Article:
I stood there staring at the shirt. Was I going to let this thing cause me to be late for work, or should I put it on and go? On the surface, the decision of what to wear to work is quite common. But there is little about a germophobe that is commonplace.
To keep a shirt free from wrinkles, I hang it on a hook on the wall. I wish it were that simple, but I live in a house that is rented. Although the walls looked freshly painted when I moved in, I don’t know who or what touched the walls after that. Hence, the walls are dirty to me, and I never touch them directly. So I can’t simply hang my shirt on a hook and forget about it; there must be a barrier between my shirt and the wall. My solution? I first put a larger shirt on a hanger on the hook to cover as much area as possible, then I hang up the shirt I intend to wear the next day. This arrangement has worked very well. The only problem is, sometime ago, I switched the larger shirt that serves as a barrier. This seemed fine until recently, when I went to grab the shirt I planned on wearing. As I reached for the hanger, I noticed that the collar of the shirt was touching the dirty wall! The new barrier shirt did not have a collar, as did the old one, and therefore, it did not protect the other shirt’s collar from contamination.
The collar was now contaminated, and this created a pressing dilemma. If I put on the shirt, the collar would contaminate my neck and hair. I looked at the clock, and I had to leave the house in five minutes in order to make it to work on time. I already had on the pants I intended to wear, but did I have another shirt that would match them? I ran to the closet, but I knew there wouldn’t be much to choose from. It was Friday, and I had washed only what I needed for the week plus a couple of extras in case of emergency. When I think of an emergency, I think of a shirt slipping out of my hands onto the floor; I hadn’t anticipated this. I had two spare shirts to choose from and only one matched my pants. This seemed good, but the shirt was wrinkled, and I didn’t have time to steam out the wrinkles. I went back to look at the contaminated shirt. Maybe I could spray the collar with alcohol and then I could wear it. But spraying it once wouldn’t be enough, and I didn’t have time to go through several spraying cycles. Another minute ticked by. I reasoned on it some more. If I sprayed the collar once, I could put on the shirt and then continue to spray it while wearing it. but that would take a long time, as I would have to wait for it to dry between each spray-down, and I knew from experience that I would be setting myself up for a cross-contamination snowball: the collar would touch my hair; my hair would touch the seat of my car; I would touch my hair in a moment of absentmindedness and spread germs to my face or the steering wheel; and on and on. That was a bad scenario.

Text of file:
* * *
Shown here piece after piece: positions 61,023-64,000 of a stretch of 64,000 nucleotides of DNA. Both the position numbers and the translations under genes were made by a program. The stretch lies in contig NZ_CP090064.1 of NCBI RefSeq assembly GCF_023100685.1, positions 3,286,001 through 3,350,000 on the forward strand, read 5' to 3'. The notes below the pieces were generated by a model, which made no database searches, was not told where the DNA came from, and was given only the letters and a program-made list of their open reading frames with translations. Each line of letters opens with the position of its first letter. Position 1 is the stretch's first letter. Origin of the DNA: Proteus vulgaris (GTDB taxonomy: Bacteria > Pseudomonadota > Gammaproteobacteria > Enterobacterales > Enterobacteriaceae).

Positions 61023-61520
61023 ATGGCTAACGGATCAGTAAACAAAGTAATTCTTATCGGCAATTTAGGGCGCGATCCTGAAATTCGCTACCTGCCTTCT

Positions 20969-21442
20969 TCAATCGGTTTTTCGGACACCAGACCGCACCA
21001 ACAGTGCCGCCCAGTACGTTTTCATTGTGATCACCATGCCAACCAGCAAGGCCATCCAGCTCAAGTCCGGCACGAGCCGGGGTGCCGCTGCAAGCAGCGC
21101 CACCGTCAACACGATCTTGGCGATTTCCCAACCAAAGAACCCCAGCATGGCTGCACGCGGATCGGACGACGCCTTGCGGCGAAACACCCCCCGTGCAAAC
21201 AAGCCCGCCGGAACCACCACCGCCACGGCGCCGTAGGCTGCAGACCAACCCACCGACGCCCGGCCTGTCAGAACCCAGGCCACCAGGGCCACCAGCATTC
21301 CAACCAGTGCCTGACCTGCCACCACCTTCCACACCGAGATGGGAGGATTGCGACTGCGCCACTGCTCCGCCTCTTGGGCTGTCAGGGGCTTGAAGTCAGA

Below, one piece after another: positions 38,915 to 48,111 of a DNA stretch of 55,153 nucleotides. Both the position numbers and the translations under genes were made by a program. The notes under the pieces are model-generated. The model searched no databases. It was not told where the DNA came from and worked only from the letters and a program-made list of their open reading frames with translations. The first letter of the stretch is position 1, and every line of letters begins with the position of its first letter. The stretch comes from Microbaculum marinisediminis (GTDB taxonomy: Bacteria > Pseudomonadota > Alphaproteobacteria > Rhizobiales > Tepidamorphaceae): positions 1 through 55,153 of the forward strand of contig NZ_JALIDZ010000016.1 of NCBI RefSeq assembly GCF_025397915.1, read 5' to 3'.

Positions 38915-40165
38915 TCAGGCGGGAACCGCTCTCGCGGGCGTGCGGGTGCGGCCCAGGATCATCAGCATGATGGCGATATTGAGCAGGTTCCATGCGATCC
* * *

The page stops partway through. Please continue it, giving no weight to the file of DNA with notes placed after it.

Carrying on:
After taking far too much time in deliberation, I had to make a call. Which was worse: the contamination snowball or being late for work? In true germophobe fashion, I chose the former. I dropped the dirty shirt on the floor so that I couldn’t change my mind, and I grabbed the wrinkled shirt. It took three minutes to steam it. I threw it on, and left the house later than I ever had before.
And then a miracle happened. Against all odds, the traffic lights were all green, and I didn’t get trapped behind a slow car. I arrived at work on time! I definitely had made the correct decision.